Listen to Your Body, Know its Limits, and Make Changes When Necessary

I’ve had my share of bad training days. Those days where I’m in there, feeling less than happy, not the least bit motivated, and completely unfocused on the task at hand. I don’t care who you are, and what stage you’re at in your fitness journey, you will always have a day where you’re not feelin’ it—a day when the bed or the sofa look a whole lot more interesting than the weight bench or the squat rack—and that’s okay.

Our bodies aren’t machines, yet most of us have little trouble running them into the ground with the day to day business of living and they are every bit as likely to fail us if we don’t pay attention to the proper cues. For example, about nine-months ago, I was beginning to feel perpetualIy listless. My workouts weren’t as consistent, my effort seemed to be waning, and I was constantly tired. I mean, like, all the time tired. And though I knew it had to be more than just a phase, I continued to push myself in the hopes that I would eventually “snap out of it”.

While it wouldn’t take a quantum physics major to figure out where that eventually led me, I will say that over the course of time my body began to feel the effects of working out six-days a week, 90-120 minutes per day and existing on what was essentially an 1,100 calorie diet. Of course I knew better, but I was more in love with the results than the truth; in the end the truth began kicking my ass and I needed to start rethinking my approach to training.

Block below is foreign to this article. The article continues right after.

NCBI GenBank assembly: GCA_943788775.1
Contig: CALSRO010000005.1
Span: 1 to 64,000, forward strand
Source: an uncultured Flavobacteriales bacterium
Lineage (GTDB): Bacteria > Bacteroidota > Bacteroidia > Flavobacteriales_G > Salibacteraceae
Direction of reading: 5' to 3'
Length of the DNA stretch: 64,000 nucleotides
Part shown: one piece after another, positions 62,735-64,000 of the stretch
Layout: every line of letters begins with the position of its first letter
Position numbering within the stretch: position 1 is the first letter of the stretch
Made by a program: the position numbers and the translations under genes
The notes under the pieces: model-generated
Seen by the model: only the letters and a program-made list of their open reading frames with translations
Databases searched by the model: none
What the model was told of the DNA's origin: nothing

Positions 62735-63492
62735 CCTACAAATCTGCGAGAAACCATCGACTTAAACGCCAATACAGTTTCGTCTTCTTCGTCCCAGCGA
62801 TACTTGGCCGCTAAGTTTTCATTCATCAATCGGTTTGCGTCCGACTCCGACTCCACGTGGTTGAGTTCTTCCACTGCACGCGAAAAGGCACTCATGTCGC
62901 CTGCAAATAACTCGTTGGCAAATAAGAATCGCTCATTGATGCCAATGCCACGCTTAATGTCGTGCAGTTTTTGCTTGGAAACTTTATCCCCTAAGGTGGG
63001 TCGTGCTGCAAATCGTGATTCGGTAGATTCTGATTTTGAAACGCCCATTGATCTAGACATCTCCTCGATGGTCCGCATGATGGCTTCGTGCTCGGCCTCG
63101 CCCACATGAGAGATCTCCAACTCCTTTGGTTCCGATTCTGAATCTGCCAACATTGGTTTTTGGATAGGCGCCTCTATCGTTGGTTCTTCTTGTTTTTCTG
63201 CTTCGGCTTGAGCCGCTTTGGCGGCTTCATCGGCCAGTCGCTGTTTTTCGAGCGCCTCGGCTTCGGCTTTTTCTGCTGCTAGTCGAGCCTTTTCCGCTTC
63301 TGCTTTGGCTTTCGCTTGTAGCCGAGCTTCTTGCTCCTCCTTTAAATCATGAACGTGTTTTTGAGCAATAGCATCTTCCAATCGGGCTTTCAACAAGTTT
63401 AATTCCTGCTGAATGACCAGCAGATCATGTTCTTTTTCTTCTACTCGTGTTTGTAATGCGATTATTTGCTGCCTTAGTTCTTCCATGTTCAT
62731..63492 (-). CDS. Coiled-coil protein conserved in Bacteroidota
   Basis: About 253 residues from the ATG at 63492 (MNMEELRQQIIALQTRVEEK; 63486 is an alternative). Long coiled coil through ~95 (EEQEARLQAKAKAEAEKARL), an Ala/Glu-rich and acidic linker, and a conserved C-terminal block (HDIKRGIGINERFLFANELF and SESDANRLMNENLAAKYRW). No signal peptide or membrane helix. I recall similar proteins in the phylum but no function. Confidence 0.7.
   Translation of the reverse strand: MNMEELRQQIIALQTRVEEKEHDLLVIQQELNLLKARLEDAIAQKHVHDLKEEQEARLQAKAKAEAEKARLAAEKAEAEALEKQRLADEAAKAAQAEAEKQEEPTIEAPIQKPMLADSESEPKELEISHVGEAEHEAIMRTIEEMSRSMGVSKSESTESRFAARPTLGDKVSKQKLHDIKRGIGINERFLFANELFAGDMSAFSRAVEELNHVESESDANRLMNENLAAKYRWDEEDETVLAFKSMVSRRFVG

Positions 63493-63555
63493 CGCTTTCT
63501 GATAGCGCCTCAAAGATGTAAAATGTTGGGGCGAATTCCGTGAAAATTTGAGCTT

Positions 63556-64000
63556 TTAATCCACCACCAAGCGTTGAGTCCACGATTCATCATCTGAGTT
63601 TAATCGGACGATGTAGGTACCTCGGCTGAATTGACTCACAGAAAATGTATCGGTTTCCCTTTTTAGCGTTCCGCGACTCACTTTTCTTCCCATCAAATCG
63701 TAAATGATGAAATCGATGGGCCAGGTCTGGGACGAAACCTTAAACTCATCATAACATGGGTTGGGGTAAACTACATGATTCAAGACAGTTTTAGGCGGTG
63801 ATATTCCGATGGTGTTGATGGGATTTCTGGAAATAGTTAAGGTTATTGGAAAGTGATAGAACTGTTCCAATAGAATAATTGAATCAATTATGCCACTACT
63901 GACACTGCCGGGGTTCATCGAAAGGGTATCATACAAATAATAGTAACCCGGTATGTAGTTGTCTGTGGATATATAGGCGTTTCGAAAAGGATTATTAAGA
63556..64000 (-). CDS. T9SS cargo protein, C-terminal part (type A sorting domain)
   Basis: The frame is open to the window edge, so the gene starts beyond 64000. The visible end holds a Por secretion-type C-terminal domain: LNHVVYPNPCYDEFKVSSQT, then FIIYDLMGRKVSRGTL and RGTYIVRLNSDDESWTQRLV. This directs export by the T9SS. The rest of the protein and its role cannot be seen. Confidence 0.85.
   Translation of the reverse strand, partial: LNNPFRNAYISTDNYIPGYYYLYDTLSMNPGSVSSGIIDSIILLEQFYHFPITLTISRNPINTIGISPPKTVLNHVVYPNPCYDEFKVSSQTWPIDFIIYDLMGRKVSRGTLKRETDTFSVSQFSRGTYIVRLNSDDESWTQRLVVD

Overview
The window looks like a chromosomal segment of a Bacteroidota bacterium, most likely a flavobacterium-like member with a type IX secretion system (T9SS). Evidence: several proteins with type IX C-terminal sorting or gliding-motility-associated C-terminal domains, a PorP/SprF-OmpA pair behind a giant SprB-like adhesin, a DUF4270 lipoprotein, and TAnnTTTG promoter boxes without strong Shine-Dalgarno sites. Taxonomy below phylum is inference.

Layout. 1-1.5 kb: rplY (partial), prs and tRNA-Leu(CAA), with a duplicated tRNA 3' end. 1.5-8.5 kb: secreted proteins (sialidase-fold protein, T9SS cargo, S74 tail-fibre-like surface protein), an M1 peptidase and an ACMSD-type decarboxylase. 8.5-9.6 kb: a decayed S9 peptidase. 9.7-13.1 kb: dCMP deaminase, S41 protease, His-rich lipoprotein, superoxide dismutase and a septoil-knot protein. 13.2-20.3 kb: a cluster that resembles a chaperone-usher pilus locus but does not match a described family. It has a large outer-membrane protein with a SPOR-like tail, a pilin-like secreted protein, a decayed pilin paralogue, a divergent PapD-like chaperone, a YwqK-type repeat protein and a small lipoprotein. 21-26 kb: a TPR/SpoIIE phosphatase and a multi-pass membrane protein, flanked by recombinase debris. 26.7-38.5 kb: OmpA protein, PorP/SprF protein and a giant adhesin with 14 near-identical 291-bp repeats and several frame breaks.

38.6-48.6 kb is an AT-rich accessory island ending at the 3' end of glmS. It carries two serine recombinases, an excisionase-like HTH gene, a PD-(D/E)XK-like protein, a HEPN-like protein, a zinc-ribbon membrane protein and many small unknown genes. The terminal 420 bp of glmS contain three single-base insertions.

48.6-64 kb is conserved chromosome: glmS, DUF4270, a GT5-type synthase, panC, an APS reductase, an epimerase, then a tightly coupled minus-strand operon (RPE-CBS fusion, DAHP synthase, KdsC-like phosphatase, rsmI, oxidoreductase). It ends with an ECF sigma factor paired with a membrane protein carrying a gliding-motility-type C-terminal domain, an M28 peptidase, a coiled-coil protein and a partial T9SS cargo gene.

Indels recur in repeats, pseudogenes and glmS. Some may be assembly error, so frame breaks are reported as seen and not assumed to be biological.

Once I re-educated myself on what I needed to do in order to both get the most out of my body as well as maintain my current level of health, I realized that I could get just as much out of 4 to 5 days a week, 60-80 minutes per session, on a 1,600-1,800 calorie diet (with the proper balance of protein, carbs, and fat) than the one I was living under the guidance of in the 14-months prior.

The difference was more energetic workouts, less issues due to overtraining, and a lot more focus on my overall internal health as opposed to just an obsession with my outward appearance.

But, I digress.

My point is to say if you’re feeling a bit less than energetic about your training, there could be more to the story than just a bad day—especially if you find that days like it are happening more often now than they once did.

Take the time to re-evaluate your approach, re-assess your goals, and, if necessary, make changes. Sometimes it’s as simple as you’re doing too much and need to back off a bit, while other times it’s a matter of bringing more balance into what you are doing already; either way, get to know your body well enough to understand the message its sending. If nothing else, that’s the one thing I would say is the most important aspect of getting fit.



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